China today remained non-committal on the issue of stopping road construction in Doklam, a day after Indian and Chinese troops ended 73-day standoff that was triggered by China's move to build a road in the border area.
"In order to meet the needs of defending the borders, improving the living conditions, China has long engaged in infrastructure development including the road construction," Chinese Foreign Ministry spokesperson Hua Chunying said.
India and China yesterday ended their standoff in Doklam by withdrawing their troops from the area, just days before Prime Minister Narendra Modi's visit to China to attend the BRICS (Brazil, Russia, India, China and South Africa) summit.
When asked if China will continue with building the road in the area, Hua said, "we will take into consideration all relevant factors, including the weather, to make relevant construction plan in accordance with the situation on the ground."
Hua reiterated that Chinese border troops "will continue to station and patrol the Doklam area. We will continue to exercise our sovereignty with historic conventions."
She also parried a question whether China is in consultation with Bhutan, which has protested the Chinese troops' road building in Doklam.
"So far we have resolved the issue of illegal trespass of the Indian troops," she said.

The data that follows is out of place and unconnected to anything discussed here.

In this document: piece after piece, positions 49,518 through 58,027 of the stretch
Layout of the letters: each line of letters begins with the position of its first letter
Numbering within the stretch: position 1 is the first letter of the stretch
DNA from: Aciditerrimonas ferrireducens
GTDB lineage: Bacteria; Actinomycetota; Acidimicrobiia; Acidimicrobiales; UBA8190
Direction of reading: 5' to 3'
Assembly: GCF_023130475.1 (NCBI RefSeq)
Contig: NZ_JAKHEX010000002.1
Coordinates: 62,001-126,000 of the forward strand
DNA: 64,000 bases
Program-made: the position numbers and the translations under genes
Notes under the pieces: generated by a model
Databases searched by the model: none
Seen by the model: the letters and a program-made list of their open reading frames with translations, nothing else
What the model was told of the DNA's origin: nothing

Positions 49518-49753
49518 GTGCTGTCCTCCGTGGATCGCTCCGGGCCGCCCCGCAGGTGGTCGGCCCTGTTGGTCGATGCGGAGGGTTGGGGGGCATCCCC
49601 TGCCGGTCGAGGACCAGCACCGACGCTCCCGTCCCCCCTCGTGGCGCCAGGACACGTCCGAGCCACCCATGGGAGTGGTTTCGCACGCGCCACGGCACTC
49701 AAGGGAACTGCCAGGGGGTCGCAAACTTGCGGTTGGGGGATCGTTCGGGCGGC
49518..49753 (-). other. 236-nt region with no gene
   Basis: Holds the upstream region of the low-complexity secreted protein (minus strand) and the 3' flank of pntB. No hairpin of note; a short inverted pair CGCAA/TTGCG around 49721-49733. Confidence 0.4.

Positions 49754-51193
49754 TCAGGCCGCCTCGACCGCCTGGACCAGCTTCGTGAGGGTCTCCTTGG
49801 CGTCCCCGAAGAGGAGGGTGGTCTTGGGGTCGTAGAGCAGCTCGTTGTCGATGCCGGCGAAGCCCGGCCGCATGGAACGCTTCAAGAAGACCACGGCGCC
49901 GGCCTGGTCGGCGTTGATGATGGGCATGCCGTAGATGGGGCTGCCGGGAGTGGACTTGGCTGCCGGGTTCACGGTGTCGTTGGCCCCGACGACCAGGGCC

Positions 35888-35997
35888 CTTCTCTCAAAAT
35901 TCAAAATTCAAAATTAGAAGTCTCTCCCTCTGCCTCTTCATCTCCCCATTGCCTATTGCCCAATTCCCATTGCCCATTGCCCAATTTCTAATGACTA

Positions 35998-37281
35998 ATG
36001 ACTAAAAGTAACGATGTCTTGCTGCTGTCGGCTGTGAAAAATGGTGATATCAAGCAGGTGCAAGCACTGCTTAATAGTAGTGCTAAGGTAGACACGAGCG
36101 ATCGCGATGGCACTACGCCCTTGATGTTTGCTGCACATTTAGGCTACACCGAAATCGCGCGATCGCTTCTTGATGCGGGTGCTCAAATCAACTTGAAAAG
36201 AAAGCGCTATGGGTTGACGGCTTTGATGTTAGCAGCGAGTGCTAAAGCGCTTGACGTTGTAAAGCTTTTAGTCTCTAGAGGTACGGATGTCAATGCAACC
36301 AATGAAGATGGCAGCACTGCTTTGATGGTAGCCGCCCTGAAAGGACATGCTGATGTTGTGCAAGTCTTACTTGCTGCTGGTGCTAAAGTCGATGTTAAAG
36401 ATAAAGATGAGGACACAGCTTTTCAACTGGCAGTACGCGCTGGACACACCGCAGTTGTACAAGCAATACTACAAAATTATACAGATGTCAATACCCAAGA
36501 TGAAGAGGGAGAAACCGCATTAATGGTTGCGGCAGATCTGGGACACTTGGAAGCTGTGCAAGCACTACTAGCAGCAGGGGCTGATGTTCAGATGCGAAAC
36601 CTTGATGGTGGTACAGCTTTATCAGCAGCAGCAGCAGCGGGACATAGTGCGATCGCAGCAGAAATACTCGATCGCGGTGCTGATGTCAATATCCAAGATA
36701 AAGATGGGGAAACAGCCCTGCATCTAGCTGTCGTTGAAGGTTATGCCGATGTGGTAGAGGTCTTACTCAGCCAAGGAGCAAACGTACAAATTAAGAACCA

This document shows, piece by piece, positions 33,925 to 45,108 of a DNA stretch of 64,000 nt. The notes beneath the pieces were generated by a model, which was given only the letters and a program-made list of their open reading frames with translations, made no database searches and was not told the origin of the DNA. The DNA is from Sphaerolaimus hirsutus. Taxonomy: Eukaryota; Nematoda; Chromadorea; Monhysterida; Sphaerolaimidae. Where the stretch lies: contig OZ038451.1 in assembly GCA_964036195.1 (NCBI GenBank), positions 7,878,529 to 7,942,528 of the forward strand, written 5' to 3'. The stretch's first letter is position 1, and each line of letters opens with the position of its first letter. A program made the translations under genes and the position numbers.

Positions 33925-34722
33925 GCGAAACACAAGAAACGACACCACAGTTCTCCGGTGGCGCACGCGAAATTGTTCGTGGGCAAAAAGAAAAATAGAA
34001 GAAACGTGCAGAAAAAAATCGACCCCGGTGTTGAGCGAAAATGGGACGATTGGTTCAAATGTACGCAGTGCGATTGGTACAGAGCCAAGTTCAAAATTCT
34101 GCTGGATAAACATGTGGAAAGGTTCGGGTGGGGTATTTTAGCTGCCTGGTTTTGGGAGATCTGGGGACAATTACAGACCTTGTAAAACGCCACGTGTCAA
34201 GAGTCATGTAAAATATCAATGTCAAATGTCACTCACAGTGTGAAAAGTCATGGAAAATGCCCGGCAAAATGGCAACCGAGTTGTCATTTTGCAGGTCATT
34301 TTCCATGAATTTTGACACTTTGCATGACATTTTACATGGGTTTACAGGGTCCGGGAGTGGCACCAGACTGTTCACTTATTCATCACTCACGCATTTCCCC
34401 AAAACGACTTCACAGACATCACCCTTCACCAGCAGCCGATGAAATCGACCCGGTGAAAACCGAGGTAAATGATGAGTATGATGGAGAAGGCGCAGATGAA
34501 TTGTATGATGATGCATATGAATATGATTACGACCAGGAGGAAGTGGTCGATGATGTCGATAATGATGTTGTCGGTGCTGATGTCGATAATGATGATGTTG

When asked whether China halted the work on a road in Doklam to end the standoff so that the BRICS summit could be held, Hua said, "Peaceful resolution of the issue through the diplomatic channels serves the common interests of all relevant parties."
"It shows the sincerity and responsible attitude of China as a major country," Hua added.
Welcoming the end of the standoff, senior Chinese scholars said major lesson out of border tensions is that China and India should be sensitive towards each other's concerns to avert future conflicts.
"I am very glad to hear that finally the two governments demonstrated their maturity and far reaching and farsighted decision to peacefully end the conflict," Hu Shisheng, Director of the official China Institutes of Contemporary International Relations, told PTI.
Hu said China and India should be sensitive to each other's concerns.
"This is by far the most the serious incident between the two countries on the boundary. Ten weeks of very serious and grave situation. So the fact that both sides through the diplomatic means solved it in a peaceful (way), I think it should be definitely welcomed," said Rong, who served as a diplomat in the Chinese embassy in New Delhi.